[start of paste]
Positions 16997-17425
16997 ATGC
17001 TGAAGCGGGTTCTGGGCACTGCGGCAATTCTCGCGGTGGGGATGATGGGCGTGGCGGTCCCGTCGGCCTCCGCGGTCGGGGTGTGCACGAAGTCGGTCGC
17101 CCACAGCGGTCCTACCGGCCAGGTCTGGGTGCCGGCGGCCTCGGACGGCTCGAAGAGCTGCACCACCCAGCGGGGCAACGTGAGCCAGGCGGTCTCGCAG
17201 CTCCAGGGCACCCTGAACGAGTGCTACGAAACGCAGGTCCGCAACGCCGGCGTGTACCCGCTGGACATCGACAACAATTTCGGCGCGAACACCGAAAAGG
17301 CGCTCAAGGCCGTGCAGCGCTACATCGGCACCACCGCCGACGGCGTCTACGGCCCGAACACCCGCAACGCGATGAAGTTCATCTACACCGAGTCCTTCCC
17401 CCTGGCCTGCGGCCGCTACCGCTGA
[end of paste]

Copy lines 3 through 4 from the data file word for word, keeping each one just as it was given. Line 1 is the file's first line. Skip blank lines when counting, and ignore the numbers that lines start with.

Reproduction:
17001 TGAAGCGGGTTCTGGGCACTGCGGCAATTCTCGCGGTGGGGATGATGGGCGTGGCGGTCCCGTCGGCCTCCGCGGTCGGGGTGTGCACGAAGTCGGTCGC
17101 CCACAGCGGTCCTACCGGCCAGGTCTGGGTGCCGGCGGCCTCGGACGGCTCGAAGAGCTGCACCACCCAGCGGGGCAACGTGAGCCAGGCGGTCTCGCAG